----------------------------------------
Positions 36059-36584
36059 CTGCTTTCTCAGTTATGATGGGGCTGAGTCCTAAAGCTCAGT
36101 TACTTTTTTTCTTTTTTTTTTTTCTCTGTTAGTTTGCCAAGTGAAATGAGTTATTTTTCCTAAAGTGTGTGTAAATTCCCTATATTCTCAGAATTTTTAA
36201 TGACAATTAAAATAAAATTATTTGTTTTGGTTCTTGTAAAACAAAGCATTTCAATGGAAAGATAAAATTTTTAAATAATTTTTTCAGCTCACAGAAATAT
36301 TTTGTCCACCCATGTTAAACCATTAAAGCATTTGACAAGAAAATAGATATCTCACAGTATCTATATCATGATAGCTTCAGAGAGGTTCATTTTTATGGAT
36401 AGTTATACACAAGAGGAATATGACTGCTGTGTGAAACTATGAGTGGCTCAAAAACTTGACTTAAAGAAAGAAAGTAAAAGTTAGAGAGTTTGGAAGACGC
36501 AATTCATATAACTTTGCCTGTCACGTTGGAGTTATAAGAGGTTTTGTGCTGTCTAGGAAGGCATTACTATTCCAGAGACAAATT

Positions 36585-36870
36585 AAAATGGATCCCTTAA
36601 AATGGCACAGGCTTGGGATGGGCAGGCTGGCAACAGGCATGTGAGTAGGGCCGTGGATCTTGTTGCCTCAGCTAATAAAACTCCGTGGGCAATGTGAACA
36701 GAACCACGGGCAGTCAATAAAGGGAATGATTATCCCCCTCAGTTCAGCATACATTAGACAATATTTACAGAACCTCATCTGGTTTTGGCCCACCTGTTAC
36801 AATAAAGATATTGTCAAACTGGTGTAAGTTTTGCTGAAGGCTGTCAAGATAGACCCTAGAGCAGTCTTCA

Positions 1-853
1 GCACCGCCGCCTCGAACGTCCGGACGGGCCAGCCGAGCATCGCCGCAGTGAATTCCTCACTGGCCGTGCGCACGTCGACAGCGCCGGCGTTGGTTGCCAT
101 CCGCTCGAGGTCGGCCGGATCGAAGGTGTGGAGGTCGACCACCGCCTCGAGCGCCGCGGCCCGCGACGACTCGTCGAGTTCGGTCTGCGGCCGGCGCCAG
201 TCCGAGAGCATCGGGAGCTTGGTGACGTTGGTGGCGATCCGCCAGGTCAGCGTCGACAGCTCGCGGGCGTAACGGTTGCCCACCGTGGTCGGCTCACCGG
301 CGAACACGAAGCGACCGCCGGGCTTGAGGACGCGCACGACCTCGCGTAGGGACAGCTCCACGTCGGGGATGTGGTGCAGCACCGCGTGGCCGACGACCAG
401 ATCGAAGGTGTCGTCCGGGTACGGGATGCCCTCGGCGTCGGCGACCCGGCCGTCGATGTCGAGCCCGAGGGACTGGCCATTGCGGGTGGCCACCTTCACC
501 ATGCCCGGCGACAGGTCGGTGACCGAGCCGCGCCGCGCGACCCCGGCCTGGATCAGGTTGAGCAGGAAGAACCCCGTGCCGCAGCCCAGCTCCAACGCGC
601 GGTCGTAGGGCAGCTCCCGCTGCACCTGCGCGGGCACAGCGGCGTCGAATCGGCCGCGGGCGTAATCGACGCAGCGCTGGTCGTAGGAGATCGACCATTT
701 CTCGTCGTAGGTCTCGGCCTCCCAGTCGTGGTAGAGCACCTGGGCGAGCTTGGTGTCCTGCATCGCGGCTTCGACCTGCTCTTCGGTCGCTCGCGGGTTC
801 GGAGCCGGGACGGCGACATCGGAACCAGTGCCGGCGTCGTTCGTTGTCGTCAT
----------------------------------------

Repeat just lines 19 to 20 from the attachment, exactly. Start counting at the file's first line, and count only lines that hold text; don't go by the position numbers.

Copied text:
501 ATGCCCGGCGACAGGTCGGTGACCGAGCCGCGCCGCGCGACCCCGGCCTGGATCAGGTTGAGCAGGAAGAACCCCGTGCCGCAGCCCAGCTCCAACGCGC
601 GGTCGTAGGGCAGCTCCCGCTGCACCTGCGCGGGCACAGCGGCGTCGAATCGGCCGCGGGCGTAATCGACGCAGCGCTGGTCGTAGGAGATCGACCATTT